I was taken back a couple of decades to Gstaad, Switzerland when I was wrapped in furry blankets keeping me cozy as a horse-drawn sleigh carried me across the snow. Despite language challenges: the driver spoke with a Swiss German accent. My rusty German was barely related, but even with my bad French accent we communicated.

He talked about his work and joy played through his words as he said, "It is my life." He turned when he said it with a smile that was as warm as the furry blankets.

How wonderful that people can find joy in their work, not necessarily high-paying jobs, but those that make them happy to got to work. They can't chase the expensive car, the McMansion or the next promotion but they have found something far more important.


Friday, October 06, 2017

Coat Hangers and Knitting Needles

 I am writing a book called Coat Hangers and Knitting Needles that I will self publish and send to every judge, legislator or campaigner against abortion. It is not that I think abortion is a good thing, but millions of women died from back alley abortions prior to Roe v. Wade. A woman who wants an abortion will get one. The rich will go to where it is legal. The poor will do it to themselves or submit to dangerous solutions. The only question: how many women will die along with fetus?

From 27 August-10 October 2017
Because abortion is closely related to birth control, I realized that I needed at least a chapter if not two on the history of the Comstock Laws and Margaret Sanger. The Comstock laws prohibited birth control, abortion, information about either. Margaret Sanger spend much of her life fighting for women to be able to get birth control, reducing the need for abortion or having children they did not want and could not support.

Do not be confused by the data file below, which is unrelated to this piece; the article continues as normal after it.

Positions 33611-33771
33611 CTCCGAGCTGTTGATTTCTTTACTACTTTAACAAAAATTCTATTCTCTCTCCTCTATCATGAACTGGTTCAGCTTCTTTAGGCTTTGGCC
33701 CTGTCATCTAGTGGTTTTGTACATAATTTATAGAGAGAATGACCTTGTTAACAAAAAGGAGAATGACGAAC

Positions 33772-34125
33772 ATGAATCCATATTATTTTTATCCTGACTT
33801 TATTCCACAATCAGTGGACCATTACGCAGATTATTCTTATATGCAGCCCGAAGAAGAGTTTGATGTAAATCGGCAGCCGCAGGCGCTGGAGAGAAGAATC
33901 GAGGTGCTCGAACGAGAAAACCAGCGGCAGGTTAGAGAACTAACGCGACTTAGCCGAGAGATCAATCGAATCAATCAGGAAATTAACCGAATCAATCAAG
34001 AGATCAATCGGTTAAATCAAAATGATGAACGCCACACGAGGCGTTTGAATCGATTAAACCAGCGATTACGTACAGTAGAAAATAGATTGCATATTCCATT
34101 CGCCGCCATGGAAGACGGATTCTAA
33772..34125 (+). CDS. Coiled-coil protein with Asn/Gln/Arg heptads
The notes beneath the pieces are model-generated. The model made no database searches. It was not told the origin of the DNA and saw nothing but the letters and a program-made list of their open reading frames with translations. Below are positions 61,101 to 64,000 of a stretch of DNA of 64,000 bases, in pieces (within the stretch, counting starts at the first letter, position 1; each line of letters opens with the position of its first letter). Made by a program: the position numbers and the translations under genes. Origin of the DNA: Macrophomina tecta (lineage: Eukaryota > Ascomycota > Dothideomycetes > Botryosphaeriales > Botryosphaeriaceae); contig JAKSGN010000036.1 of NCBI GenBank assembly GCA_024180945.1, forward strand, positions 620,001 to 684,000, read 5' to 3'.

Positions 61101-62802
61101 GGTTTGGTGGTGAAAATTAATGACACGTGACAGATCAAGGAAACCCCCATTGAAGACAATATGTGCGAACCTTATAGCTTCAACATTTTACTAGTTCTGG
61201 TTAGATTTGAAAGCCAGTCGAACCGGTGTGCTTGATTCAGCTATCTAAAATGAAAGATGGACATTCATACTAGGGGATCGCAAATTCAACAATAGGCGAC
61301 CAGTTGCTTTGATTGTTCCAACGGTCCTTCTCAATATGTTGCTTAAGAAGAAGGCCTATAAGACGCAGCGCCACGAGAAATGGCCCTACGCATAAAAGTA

I’d already planned a chapter on Bill Baird. If he had not successfully challenged the law, unmarried people would still not be able to get contraception information. Placement is still unsure whether to put him with Comstock/Sanger section or with legal cases such as Griswold v. Connecticut and Roe v. Wade. I am leaning to the later with maybe a mention in the Sanger chapter and a (see Chapter 0).
In my research some things seemed as relevant today as it was a century of more in the past such as hypocrisy. Tom Murphy, who has fought against abortion in the House of Representatives and was a member of the Pro-Life Caucus, wanted his pregnant mistress to get an abortion, has resigned.
If he truly thought abortion was killing, would he have been willing to kill his own child? If his mistress went through with it, would he have wanted her to go to a medical facility that was clean and safe, or would he have been happy to have her go to a back alley, perhaps lie down on newspaper and have a knitting needle stuck up her vagina hoping to hit the right spot?
What about painting her vaginal area with a chemical that would turn the area black and melt some of her internal organs as the baby was expelled?
If this sounds gross, it is just a few of the methods used before Roe v. Wade and are used by women where the nearest abortion clinic is so far away that they have to resort to local measures.
There was a judge in the early 1900s who ruled that women did not have the right to pleasure in sex without the worry about conceiving a child. Not his phrasing but the substance of what he said. I guess he thought one had to pay for pleasure with worry.
The idea of shipping a diaphragm thru the U.S. mails could have meant the person would end up in jail. Even writing about it and then mailing it could lead to jail time.
The story of a woman in the 1920s who mailed materials and was sent to a workhouse as punishment and force fed while there is horrible.
The material on Anthony Comstock was easy to find. As tempting as it would be to play psychiatrist on what made him care so much about other people’s sex lives, I do not have the credentials or the knowledge to do so.
Sanger was harder to write because of dating of the material I could gather. Good thing I enjoy editing and rewriting.
I’ve also decided to have an explanation between sections in italic, a short paragraph.
There is much polishing to do, but I am beginning to standardize the format.
I’ve been surprised, even though we are in Edinburgh for a month, and my daughter is with us, how much I’ve been able to get done while enjoying this fantastic city.